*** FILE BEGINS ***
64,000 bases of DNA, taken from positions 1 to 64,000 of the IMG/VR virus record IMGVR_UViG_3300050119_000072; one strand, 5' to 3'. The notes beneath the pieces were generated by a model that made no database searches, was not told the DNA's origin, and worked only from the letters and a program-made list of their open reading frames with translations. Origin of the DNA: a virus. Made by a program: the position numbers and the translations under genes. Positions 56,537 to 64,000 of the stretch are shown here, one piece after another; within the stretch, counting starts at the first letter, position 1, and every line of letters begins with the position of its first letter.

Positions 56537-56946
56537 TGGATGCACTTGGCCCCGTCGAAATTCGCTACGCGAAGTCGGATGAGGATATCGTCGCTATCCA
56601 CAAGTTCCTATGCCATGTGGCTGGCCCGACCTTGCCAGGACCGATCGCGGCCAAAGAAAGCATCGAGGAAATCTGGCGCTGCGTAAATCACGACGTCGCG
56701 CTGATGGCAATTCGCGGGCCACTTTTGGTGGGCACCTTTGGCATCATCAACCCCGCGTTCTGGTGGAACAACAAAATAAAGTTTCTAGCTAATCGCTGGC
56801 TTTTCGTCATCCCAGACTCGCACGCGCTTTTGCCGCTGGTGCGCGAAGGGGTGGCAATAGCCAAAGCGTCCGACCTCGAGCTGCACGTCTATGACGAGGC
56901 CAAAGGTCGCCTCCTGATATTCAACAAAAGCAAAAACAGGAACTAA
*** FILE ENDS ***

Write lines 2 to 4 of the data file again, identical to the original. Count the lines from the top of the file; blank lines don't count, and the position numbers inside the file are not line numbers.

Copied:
Positions 56537-56946
56537 TGGATGCACTTGGCCCCGTCGAAATTCGCTACGCGAAGTCGGATGAGGATATCGTCGCTATCCA
56601 CAAGTTCCTATGCCATGTGGCTGGCCCGACCTTGCCAGGACCGATCGCGGCCAAAGAAAGCATCGAGGAAATCTGGCGCTGCGTAAATCACGACGTCGCG